Puos Keng Kang
The Snake Man
Tea Lim Koun
Tea Lim Koun
“After an affair with the fabled Snake King, a woman gives birth to a son, Veasna. After Veasna finds a wife, a witch curses their daughter to be born with snakes instead of hair.”
- Dy Saveth – Soriya
- Chea Yuthorn – Vaesna
- Saksi Sbong – Sarika
- Snake Haired Girl – Dy Saveth
- The Crocodile – Dy Saveth
- The Crocodile Man – Dy Saveth
- The Crocodile Man 2 – Dy Saveth
- The Snake King’s Wife Part 2 – Dy Saveth, Chea Yuthorn
Cambodia is a small country in Southeast Asia that borders Thailand, Vietnam and Laos. During the 50’s and 60’s, Cambodian film production and cinema was a booming industry with millions of patrons flooding to the big cities to watch the latest Cambodian hits.
One of the most financially successful and critically acclaimed movies of this period was the creature feature The Snake King’s Wife (Puos Keng Kang)). Produced in 1971 and based around the popular Cambodian myth of a Snake Goddess, TSKW was unlike anything that Cambodia had ever seen and the plot goes a little something like this:
A young villager has an affair with the Snake King (a shape shifting python) which results in her getting pregnant. When her husband finds out, he murders her which caused her to give birth to hundreds of baby snakes. The husband attempts to kill all the snakes but one escapes and is transformed into a human baby by a local hermit. The child, Veasna, grows up to be a very handsome man and falls in love with a wealthy man’s daughter, Soriya. Despite being turned back into a snake by a witch hired by the daughter’s stepmother (jealous as she is also madly in love with Vaesna), they get married and have a child, Cantra. Cursed by the witch to have snakes instead of hair (a gorgon, by Greek standards), Cantra seeks revenge on the witch when her father is turned to stone and her mother succumbs to psychosis. After burning the witch alive, all of the curses are lifted with Vaesna and Soriya returning to normal and Cantra’s snakes becoming long, beautiful hair.
The only copy I could find was incredibly low quality and was, at times, very difficult to watch. However, what really struck me was how much the technical skill reminded me of western films from the 1950’s. It was as if someone had taken a Black & White film from the 1950’s and simply reshot it in a different language. The direction is logical and professional, the camera work is smooth and precise; the music is beautiful; the acting is absolutely fine and the special effects are typically 50’s.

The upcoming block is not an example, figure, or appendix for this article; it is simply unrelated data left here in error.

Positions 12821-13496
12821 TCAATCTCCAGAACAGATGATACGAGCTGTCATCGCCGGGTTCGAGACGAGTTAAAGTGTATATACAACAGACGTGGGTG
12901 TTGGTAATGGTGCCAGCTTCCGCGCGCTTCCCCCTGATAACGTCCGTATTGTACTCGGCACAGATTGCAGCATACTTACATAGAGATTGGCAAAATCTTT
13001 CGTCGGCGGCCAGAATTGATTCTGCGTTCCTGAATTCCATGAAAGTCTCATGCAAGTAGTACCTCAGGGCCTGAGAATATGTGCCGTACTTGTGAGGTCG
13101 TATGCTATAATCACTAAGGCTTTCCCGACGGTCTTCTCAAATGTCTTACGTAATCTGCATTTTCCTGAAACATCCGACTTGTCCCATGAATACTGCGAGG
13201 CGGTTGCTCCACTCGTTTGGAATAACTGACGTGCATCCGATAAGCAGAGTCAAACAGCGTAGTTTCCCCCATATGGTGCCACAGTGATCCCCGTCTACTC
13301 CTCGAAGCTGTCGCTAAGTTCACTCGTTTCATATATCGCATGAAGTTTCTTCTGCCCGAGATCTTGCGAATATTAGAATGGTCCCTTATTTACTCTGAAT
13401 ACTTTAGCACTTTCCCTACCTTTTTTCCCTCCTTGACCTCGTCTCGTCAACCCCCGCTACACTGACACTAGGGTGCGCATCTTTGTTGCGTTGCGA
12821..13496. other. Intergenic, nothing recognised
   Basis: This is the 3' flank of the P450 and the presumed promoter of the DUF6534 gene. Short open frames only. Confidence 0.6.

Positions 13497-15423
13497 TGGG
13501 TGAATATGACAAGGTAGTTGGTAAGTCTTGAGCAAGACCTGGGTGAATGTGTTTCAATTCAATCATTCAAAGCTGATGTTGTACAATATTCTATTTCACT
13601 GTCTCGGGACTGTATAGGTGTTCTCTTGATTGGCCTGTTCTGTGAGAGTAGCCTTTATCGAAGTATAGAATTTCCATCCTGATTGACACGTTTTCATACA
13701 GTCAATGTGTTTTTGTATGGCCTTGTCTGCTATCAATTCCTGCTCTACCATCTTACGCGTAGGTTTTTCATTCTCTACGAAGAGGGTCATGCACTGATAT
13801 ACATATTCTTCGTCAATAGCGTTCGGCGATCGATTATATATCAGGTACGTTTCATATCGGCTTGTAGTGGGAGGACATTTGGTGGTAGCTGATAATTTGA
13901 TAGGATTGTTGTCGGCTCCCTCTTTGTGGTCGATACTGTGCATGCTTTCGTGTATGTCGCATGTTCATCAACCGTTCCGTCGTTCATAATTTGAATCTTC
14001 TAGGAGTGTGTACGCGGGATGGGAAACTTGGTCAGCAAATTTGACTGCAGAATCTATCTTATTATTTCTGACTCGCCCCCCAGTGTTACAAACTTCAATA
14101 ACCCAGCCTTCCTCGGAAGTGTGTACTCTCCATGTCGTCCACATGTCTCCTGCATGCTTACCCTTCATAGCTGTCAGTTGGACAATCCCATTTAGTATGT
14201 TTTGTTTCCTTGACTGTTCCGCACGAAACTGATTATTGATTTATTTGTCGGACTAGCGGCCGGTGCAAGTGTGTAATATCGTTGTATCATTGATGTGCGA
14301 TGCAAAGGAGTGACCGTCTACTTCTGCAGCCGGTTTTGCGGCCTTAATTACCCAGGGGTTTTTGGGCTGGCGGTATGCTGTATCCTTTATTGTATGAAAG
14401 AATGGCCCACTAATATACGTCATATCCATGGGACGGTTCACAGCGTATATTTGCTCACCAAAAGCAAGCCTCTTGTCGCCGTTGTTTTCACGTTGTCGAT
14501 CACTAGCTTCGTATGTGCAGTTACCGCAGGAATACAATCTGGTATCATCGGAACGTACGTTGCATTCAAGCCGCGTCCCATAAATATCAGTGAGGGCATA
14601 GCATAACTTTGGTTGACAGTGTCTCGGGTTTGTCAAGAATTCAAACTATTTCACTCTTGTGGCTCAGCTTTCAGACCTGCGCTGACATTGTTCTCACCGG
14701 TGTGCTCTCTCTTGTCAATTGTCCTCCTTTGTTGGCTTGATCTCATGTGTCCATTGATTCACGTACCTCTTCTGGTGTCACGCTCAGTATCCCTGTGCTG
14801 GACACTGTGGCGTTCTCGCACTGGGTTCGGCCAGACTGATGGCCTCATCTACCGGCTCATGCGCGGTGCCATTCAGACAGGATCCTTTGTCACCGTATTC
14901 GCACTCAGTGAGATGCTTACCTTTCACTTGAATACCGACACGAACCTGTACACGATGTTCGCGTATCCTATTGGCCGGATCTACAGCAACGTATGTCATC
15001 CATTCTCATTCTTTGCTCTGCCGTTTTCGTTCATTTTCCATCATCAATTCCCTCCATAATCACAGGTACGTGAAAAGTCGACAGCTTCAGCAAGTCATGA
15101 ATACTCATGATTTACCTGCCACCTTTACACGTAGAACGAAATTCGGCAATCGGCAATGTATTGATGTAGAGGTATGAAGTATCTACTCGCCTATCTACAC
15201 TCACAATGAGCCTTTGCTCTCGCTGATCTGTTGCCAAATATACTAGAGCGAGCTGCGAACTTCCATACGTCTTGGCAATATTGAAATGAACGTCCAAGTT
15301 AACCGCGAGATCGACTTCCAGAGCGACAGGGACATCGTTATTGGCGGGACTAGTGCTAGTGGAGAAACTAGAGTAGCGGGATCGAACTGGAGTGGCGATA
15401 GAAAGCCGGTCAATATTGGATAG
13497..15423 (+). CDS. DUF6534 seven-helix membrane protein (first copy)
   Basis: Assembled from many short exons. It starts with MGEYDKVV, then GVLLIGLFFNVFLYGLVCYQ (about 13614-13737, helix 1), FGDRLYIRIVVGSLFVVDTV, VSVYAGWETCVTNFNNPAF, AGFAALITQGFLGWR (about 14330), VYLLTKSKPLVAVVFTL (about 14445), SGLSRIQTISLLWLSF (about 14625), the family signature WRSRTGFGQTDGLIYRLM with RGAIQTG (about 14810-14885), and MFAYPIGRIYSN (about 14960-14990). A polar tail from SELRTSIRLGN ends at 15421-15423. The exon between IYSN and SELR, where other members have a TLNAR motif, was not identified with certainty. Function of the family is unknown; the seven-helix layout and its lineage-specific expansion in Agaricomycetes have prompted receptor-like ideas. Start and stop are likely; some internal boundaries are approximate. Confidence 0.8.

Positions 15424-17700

A film produced in Cambodia in 1971 was of the quality of a film produced in the USA in 1951, meaning that despite the vastly different economic standing and technological advances, Cambodian cinema was only twenty years behind.
TSKW was a huge box office success (especially in Thailand) and soon became one of the biggest hits in Southeast Asia at the time. It won 6 awards at the Asian Film Awards including Best Director for Tea Lim Koun and Best Actress for Dy Saveth. Both would return for the sequel in 1974 The Snake King’s Wife Part 2 (literally Puos Keng Kang 2) but it would not be the last of Miss Saveth’s involvement in Cambodia’s creature features.
Dy Saveth rose to fame in 1959 after winning Miss Cambodia when she was only 15 years old and would go on to feature in over 100 Cambodian films as an actress, writer and director. As well The Snake King’s Wife 1 & 2, she starred in other Cambodian creature features such as Snake Haired Girl (Neang Sak Pos), The Crocodile Man 1 (Kraithong Kropaer Charawan) & The Crocodile Man 2 (Chompa Toung).
Film Production in Cambodia was a fast-growing industry with the 60’s being referred to as the ‘Golden Age’ of Cambodian cinema. Indeed everything was going fantastically until 1975, when things turned sour…
In 1975, the Communist Party of Kampuchea rose to power in Cambodia under the leadership of Pol Pot. Although it only ruled until 1979, the Communist Party and its followers, the Khmer Rouge, were responsible for the deaths of between 1 and 3 million Cambodians in a series of massacres and genocides. Determined to revolutionise Cambodia from the ground up, the Khmer Rouge renamed the country, Democratic Kampuchea, and completely isolated the country from the outside world.
Their idea of a model Cambodia was to return the people to a more traditional lifestyle focused on agricultural labour by removing everything that they deemed modern. Schools were closed down, hospitals shut, banks and currency abolished, private property confiscated for the state and all religions were outlawed. At their most extreme, the Khmer Rouge executed Cambodians for picking fruit, wearing glasses, speaking English and engaging sexual intercourse with their spouse.
The Khmer Rouge also relocated millions of city dwellers and forced them to work on farms, the relocations and executions massively shrunk the Cambodian population and effectively destroyed the cinema industry. Film-makers and actors were categorised as ‘intellectuals’ and subsequently executed whilst movie-houses were shut down and all film reels were burnt. Very few films from this period have ever been successfully recovered.
Many Cambodian film-makers, including Dy Saveth and Tea Lim Koun, had fled to neighbouring countries such as Thailand and still enjoyed some success but Cambodia was left with no domestic film industry.
The Cambodian Genocides lasted from 1975 – 1979 when the Khmer Rouge finally fell from power and the country was taken over by Vietnam. Finally freed from the horrors of the Khmer Rouge, Cambodia began the painfully slow process of rebuilding the country and its culture.
The rebirth of Cambodian cinema was inevitable…
Still frames of The Snake King’s Wife are taken from Berlinale